I love Lost. Love it. It's so nice to have a television show that I pine for. No need to praise it though, those reading are either Lost, or not Lost; there are no casual Lost spectators. I've heard lots of chatter of people being pissed off about the island's magic extending to the mainland (specifically that Island returnees are not able to die), so let me offer my theory about why this is not the case. The island's power / mystique clearly has to do with time. We've seen Desmond's consciousness travel through time and we know this sort of experience has happened to multiple people including Minkowski, Brandon and a lab rat. The helicopter seems to take about a day to reach the freighter in island time, but from the freighter's perspective it only takes minutes. It's clear that island time and regular time are not the same. I was surprised the time issue wasn't addressed in the Michael episode since he both left and came back to the area surrounding the island. It seemed to me that Michael went through a lot despite a relatively short amount of time transpiring on the island since he left. This of course is pure speculation, it was not directly addressed. In the episode 'Flashes Before Your Eyes' a woman working at the jewelry store explains to Desmond that he cannot give the ring to Penny because it would change the future resulting in death to all. The woman, appropriately named Ms. Hawking after our wheel chaired friend Stevo, explains to him the nature of time travel and the universe sans Steven's robot voice. If someone does manage to change their fate the universe will course correct itself and find another way of forcing them back onto their predetermined path, which Desmond experienced firsthand with Charlie. Finally, the point is here. Michael's inability to die has nothing to do with the magic of the island, but all to do with the fact that the island is on a different timeline and that his death would disrupt that timeline, which the universe course corrects for (I loved when Tom asked Michael if the bullet bounced off his skull or if the gun just jammed). Damn, now that was a rant... I'm done. I've just been informed from a fairly reputable source that we'll be receiving four more episodes in one month's time, so get excited. LOST.
I'll hold off on the Galactica crew till the premier, but you can expect Battlestar ranting aplenty from Rick's Rants. Season 3 was amazing; I just picked up those DVDs for a second run through, and you can be sure this season is gonna be nothing less than bat shit crazy. All I have to say about Stan, Kyle, Cartman and the rest of the Colorado boys after seeing the season 12 opener is that not only am I sure South Park is the best animated show television has to offer; I'm HIV positive.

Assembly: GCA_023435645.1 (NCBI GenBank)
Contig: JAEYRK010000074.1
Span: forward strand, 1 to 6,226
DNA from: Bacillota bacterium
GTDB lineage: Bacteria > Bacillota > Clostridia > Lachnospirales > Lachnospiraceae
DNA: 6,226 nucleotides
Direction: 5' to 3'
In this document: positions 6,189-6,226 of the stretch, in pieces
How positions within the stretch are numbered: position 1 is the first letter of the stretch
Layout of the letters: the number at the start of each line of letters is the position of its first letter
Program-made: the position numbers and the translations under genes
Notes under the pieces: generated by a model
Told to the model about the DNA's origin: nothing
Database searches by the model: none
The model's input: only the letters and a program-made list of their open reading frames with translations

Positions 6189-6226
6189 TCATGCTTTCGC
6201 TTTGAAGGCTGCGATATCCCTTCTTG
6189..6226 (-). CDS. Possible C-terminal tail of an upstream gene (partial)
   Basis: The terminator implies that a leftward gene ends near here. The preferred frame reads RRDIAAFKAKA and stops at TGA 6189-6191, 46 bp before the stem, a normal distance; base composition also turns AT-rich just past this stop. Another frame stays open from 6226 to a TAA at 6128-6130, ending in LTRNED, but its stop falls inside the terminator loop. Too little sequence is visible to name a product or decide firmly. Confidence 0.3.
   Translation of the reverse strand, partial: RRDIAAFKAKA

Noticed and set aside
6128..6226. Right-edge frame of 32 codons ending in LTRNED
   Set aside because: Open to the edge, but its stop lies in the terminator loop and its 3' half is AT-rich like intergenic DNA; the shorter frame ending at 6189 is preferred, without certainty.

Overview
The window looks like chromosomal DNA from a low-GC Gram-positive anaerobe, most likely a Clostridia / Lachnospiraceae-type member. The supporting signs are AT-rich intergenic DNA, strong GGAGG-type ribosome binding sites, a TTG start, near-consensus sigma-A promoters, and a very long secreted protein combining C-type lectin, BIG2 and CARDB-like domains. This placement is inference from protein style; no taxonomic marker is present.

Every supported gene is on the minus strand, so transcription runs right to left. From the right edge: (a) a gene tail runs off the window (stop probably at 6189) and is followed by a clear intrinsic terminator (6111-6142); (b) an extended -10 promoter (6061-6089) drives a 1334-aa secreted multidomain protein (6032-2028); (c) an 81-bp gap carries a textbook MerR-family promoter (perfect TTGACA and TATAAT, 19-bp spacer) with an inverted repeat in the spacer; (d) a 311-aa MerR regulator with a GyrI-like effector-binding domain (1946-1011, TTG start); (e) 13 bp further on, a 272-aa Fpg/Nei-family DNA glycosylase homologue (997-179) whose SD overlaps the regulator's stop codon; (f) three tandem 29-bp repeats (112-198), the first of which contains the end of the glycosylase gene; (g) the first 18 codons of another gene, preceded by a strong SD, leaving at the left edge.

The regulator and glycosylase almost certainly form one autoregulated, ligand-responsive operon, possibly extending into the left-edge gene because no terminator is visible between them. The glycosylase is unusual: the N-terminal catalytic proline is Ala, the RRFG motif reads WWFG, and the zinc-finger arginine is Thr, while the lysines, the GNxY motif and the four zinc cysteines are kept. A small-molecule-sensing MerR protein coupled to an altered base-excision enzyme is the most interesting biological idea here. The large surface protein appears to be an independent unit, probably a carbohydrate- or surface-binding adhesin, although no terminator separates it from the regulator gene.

To the Top Chef producers, executive producers, and everyone involved in the decision making process that led to a lesbian couple being contestants on the show: What the hell? I'm sure they're both talented chef's but come on... I'm not trying to watch The L Word. Not only are you being blatantly obvious that you are simply catering to your major viewership demographic with your contestant selection but you've created an unfair competitive advantage. Every other chef had to leave their comfort zone, family and friends to move into a house with strangers / contenders. These two women can console and help each other in this extremely stressful competition. As of episode 3 the situation hasn't really caused any extra drama, although one of the members of said couple, Zoi, really should have been kicked off for her pathetic attempt at a pasta salad. The inclusion of a couple just makes me call the whole integrity of the show into question since the executive producers have a hand in the decision making process of who gets kicked out (see the disclaimer that flies by at the end of the show at lightning speed). Was Zoi kept on to keep the drama rolling, or did the food judges really think that Erik's corn dog infraction was worse than Zoi's pasta salad that head judge Tom Colicchio described as terrible? Similarly to the number of licks it takes to get to the center of a tootsie roll pop, the world will never know. All bullshit aside, both Zoi and Jennifer's food have been making my mouth water every episode barring Zoi's aforementioned faux pas in pasta salad form. This season seems to hold more talented chefs than previous seasons so I expect some tough decisions down the stretch. If you haven't jumped into TV's best reality competition just yet, you should be sure to this Wednesday night. Who will be the next to pack their knives and go?